Saturday, October 18, 2014

Doctor Who Weekend: The Elusive Male Companion

Hello, Whovians and welcome to another Doctor Who Weekend.
Later tonight we have another ALL NEW episode of Doctor Who as we watch the TARDIS get small in Flatline. Can the writer who wrote last week’s extraordinarily good Mummy on the Orient Express do it again? The El family will find out in the company of fellow Whovians at Geeksboro Coffeehouse and Cinema this evening.
Looking back to last week’s episode, the Doctor found himself working with the very talented chief engineer of the Orient Express, a man named Perkins. The Doctor was so impressed by his skill and intelligence that he extended an offer for Perkins to travel in the TARDIS with him. Perkins declined, citing that travelling in something like the TARDIS “could change a man”. I hope we see Perkins again; there was something that was at once likeable and a bit sinister about him.
But the larger issue that the Doctor’s offer to Perkins sparked in my mind is the subject of male companions. When we think of the Doctor’s companion, we generally think female, young most likely, definitely pretty. Since the series’ in 2005, the companion has held close to those characteristics. With the exception of Donna Noble*, every female companion has been in her 20’s. Rose Tyler was established as 19 years old when she began travelling with the Doctor.
*Catherine Tate who portrayed Donna was older than David Tennant which I think is the first time the actress playing the companion was older than the actor playing the Doctor.
But with all these gals hanging out in the TARDIS, how have the men fared?
The idea of a male companion was right there from the very first episode with Ian Chesterton travelling with fellow teacher Barbara Wright and the Doctor’s granddaughter, Susan. The idea was that the Doctor being an older fellow might need someone younger and stronger to punch people for him. 

Eventually Ian gave way to Steven Taylor who in turn was replaced by Ben Jackson but the purpose of the male companion to punch people was still the same, perhaps even more so given William Hartnell’s failing health.

Patrick Troughton as the 2nd Doctor was a bit younger than Hartnell and was able to do more physical acting, mostly involving running. Still, the male companion was there to take on the brunt of any required action.  When Ben left, his replacement was the full embodiment of a take action kind of guy, a Scottish Highlander from the 16th Century named Jamie McCrimmon

Because Jamie was not from the present or future but from the past, he had more to learn than most companions. In addition to getting the hang of travelling in time and space, Jamie has to learn about electricity and indoor plumbing as well. Jamie was no dummy; he was a quick learner and possessed his own inherent wisdom. But mostly, Jamie was the one who took action while the Doctor was busy thinking about things.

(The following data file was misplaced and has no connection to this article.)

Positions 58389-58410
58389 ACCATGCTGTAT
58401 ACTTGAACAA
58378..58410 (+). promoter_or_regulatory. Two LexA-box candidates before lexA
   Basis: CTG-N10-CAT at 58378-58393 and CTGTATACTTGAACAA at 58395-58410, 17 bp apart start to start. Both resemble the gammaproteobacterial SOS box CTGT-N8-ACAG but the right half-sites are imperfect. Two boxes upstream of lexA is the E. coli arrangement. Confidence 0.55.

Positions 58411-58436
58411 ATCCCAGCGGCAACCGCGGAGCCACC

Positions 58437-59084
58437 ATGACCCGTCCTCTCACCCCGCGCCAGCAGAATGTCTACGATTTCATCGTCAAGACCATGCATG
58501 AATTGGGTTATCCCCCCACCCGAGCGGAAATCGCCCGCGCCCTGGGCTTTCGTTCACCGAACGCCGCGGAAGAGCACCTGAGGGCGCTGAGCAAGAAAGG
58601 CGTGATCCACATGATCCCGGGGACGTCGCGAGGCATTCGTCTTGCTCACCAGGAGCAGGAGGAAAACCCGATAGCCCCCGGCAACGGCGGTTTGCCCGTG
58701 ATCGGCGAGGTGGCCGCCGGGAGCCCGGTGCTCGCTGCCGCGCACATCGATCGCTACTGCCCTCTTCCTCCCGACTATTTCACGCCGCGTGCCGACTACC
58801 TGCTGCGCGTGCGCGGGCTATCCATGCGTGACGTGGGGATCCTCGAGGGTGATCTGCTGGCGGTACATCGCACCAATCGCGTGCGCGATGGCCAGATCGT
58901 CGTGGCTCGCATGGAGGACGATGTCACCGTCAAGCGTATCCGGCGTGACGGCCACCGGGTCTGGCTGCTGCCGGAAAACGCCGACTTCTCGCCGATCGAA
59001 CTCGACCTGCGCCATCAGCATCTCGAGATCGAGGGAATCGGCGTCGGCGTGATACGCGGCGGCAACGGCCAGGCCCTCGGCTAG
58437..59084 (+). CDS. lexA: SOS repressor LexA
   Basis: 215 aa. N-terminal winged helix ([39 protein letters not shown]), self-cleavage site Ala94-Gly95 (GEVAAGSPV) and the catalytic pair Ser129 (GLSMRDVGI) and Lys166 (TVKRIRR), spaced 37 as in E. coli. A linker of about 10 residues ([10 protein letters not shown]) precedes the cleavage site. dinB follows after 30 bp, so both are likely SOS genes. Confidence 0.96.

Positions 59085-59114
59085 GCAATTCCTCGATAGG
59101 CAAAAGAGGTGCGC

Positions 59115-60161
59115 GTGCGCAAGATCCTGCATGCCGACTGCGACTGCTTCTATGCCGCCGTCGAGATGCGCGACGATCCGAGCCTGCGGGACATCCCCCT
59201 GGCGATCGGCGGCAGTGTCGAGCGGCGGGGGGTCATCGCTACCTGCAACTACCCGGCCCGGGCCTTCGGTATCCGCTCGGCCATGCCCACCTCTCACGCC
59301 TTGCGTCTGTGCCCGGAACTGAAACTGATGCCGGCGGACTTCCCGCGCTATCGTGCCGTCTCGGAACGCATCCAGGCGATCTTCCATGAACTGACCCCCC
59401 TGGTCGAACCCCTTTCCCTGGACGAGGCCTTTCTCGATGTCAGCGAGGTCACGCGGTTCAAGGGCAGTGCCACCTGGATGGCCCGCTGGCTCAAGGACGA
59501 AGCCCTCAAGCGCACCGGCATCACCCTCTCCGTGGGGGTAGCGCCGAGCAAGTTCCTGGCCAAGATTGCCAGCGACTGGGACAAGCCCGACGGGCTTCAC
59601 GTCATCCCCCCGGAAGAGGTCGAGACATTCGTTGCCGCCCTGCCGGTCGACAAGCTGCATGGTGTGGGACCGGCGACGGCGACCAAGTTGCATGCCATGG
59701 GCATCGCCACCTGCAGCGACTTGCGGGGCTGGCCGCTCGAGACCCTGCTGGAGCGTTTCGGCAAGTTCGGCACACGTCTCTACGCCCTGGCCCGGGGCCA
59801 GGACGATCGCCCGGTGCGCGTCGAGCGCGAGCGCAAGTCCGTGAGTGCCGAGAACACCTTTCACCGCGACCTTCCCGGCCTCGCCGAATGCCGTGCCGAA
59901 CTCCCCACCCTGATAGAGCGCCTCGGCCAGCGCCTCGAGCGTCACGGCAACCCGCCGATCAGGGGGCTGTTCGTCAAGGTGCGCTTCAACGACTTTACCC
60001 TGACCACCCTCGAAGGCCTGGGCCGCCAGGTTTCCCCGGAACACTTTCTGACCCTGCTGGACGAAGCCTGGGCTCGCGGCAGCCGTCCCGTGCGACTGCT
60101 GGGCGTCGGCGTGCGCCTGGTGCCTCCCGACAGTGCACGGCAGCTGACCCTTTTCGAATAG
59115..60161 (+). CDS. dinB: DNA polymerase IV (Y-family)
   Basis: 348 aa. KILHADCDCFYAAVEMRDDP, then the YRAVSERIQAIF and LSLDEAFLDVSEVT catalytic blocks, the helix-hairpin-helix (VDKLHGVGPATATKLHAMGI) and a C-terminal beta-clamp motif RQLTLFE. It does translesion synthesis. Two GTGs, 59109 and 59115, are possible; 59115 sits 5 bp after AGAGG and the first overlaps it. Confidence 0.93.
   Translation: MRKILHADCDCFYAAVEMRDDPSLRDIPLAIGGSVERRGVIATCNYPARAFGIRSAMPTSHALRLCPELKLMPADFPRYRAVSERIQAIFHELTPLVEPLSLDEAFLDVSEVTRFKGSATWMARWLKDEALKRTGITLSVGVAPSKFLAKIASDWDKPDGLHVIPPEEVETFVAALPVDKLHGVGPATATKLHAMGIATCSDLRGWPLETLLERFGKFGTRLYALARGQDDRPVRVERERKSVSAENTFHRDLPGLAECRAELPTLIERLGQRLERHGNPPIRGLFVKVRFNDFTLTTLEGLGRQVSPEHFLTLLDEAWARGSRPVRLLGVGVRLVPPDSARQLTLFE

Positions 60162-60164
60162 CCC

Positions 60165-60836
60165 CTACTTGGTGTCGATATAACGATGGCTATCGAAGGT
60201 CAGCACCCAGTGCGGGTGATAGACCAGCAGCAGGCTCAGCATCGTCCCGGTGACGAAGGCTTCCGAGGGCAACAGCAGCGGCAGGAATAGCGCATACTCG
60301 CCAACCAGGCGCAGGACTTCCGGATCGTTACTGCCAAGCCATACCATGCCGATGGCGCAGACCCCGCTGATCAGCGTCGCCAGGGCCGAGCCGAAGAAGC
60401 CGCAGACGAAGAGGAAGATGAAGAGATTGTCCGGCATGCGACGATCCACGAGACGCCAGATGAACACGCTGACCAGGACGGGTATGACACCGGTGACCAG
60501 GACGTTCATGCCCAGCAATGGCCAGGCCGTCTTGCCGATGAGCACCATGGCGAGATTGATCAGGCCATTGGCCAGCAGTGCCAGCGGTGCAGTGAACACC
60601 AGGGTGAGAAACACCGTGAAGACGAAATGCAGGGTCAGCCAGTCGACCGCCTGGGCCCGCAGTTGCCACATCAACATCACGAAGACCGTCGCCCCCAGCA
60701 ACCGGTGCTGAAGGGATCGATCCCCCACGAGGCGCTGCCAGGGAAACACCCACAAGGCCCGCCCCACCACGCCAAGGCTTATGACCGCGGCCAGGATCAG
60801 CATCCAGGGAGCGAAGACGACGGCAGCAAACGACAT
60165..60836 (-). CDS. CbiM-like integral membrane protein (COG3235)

With the advent of Jon Pertwee as the 3rd Doctor, there was for the first time only 1 companion, a female. (Although with an entire UNIT army in the background, who needs a male companion?) In fact the first male companion in 5 years was Dr. Harry Sullivan as played by Ian Marter for the 4th Doctor’s 1st season. 

Ian had been cast to play Harry before Tom Baker was cast to play the Doctor. At the time, there  was some consideration with going back to the paradigm of the older looking Doctor a la William Hartnell. If the producers did go in that direction, they were going to need somebody to punch people. But Tom Baker, then the youngest man ever cast to play the Doctor, clearly and quickly established that he could punch people his own darn self, thank you much. So Harry was written out after Tom’s first season.

This time it would take about six years before another male companion made it on board; unfortunately that companion was Adric. Not a lot of people liked Adric which is why he is also on the short list of companions actually killed. Adric was scary good at math; he was also good at saying stupid things, believing in stupid things and overall just being stupid. But Adric has the distinction of being the only male companion who was the ONLY companion in an episode, in this case The Keeper of Traken*.

*Yes, Nyssa was in that episode but she wasn't intended at that time to be a companion and wouldn't come along as one until Logopolis. So us Adric haters have another reason to be annoyed by the little...urgh!) 

The last male companion in the classic era was Turlough, a rule breaking prep school student (who looked way too old for prep school) who was really an alien from another world. Turlough came on board with a secret mission to kill the Doctor. He eventually does not, possibly because he was moved by the Doctor's goodness or he just sucked at killing people. But even after the secret assassin thing came to an end, Turlough always had a bit of a creepy vibe about him. 

And yes, Turlough was the only companion going into Planet of Fire but Peri was present in the episode for the purpose of becoming a companion unlike Nyssa in Traken so...sorry. Don't blame me! I really don't want to give this to Adric!

OK, this is a LOT of words on this subject and we haven't gotten to the series relaunch in 2005. So join me here next week for part 2 of our search for...The Elusive Male Companion.


Tomorrow: more Doctor Who stuff as I review yesterday's episode, Flatline. Until then, remember to be good to one another.

I'm So Glad My Suffering Amuses You

Carl Kasell

I was saddened to hear of the death of Carl Kasell, a distinctive voice on NPR’s "Morning Edition" and "Wait, Wait ... Don...